1. Visit the glaciers. No trip to Alaska would be complete without seeing these natural wonders for yourself. Portage Glacier, one of Alaska’s most popular attractions, is accessible to all and is located just a short drive away from Anchorage.
  2. See the Northern Lights. If you visit between September and April, you can catch a glimpse of the iconic Northern Lights. Looking for a place to watch from? Eklutna Tailrace, Girdwood, and the Knik River area are all terrific options just outside of Anchorage.
  3. Bask in the midnight sun. From late March to late September, Anchorage has more daylight than anywhere else in the United States. That means plenty of time to hop in the car for an evening hike or bike ride with the kids.
  4. Visit national parks. Alaska is home to some of the most iconic national parks in the country. As the gateway to Alaska adventure, Anchorage is just a short drive away from Denali National Park and Kenai Fjords National Park.
  5. Browse the local art scene. There’s no denying that Anchorage knows how to put on a show. Alaska’s most populated city is full of art galleries, concert venues, and creative displays that are well worth a visit. While the downtown area is fairly walkable, keep in mind it can get quite chilly during the winter months.
  6. Go flightseeing. Anchorage offers tons of flightseeing tours to destinations that will take your breath away. Given that Alaska has the highest aviation rates in the country, it is no surprise there are many commercial flying services ready to fly you to those once-in-a-lifetime places.
  7. Try kayaking or paddleboarding. Eklutna Lake is great for exploring via kayak, canoe, or stand-up paddleboard, and is located just a short drive from downtown Anchorage. For those who want to stay on land, Eklutna Lake also has fantastic options for biking and hiking.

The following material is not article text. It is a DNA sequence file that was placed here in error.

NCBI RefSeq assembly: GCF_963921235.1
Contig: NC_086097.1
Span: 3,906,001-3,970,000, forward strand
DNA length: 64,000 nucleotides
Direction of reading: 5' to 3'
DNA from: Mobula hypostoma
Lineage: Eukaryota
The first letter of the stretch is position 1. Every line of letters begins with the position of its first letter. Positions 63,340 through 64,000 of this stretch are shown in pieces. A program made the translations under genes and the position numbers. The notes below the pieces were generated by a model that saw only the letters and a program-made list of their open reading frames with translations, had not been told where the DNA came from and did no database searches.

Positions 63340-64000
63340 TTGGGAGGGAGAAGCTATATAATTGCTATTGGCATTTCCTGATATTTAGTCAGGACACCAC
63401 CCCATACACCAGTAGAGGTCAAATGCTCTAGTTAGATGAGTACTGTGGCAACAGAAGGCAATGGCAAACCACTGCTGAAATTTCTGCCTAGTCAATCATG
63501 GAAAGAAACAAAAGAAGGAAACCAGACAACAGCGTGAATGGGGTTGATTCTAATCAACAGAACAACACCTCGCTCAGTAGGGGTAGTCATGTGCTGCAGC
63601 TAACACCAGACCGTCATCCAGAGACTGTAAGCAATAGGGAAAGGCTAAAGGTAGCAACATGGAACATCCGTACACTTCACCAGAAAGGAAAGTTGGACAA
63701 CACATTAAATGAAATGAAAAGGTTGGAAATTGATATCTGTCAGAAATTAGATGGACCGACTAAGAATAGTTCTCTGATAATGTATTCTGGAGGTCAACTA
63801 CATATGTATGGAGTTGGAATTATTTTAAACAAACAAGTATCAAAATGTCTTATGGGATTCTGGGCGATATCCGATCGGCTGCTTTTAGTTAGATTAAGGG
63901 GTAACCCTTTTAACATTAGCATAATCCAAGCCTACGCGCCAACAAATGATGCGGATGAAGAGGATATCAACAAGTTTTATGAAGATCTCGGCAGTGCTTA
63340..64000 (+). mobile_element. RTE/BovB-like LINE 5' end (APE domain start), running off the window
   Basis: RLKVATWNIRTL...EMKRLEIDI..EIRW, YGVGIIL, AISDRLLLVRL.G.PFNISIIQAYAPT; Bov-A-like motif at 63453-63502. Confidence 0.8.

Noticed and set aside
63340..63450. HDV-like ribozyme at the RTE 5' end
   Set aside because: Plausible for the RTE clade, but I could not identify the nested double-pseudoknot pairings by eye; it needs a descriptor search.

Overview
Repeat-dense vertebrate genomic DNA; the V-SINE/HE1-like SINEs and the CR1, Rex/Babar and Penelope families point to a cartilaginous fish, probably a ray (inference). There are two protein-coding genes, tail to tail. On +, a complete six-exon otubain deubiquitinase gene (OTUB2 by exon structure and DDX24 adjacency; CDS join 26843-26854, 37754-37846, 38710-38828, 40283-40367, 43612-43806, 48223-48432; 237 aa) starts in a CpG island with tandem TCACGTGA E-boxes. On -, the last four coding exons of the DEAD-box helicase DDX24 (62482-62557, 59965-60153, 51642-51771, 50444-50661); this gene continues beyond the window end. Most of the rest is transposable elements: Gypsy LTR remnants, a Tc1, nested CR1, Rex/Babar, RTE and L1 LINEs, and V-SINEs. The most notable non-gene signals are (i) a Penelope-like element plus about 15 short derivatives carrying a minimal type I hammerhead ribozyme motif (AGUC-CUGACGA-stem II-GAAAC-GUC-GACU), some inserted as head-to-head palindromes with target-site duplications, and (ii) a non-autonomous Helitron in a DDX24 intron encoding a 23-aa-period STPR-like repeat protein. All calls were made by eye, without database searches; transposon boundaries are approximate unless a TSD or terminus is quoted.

8. Go dog sledding. Anchorage is the perfect destination for crossing that dog sled adventure off your bucket list. While dog sledding peaks in the winter, summer dog sledding is available for those willing to head north to find snow.
  9. Visit the gardens. Anchorage flourishes in the summertime, and we mean that in the most literal sense. The “City of Lights and Flowers” is home to 80,000 flowers in 460 flower beds. To check out some eye-catching flora and fauna, Town Square Park and the Log Cabin Visitor Information Center are two of the local favorites.

Best Time To Visit Anchorage, AK

While there are perks to visiting Anchorage year-round, the best time to visit Anchorage really depends on your personal preference. To decide when to plan your trip, here’s a glimpse of what to expect during each season in Alaska.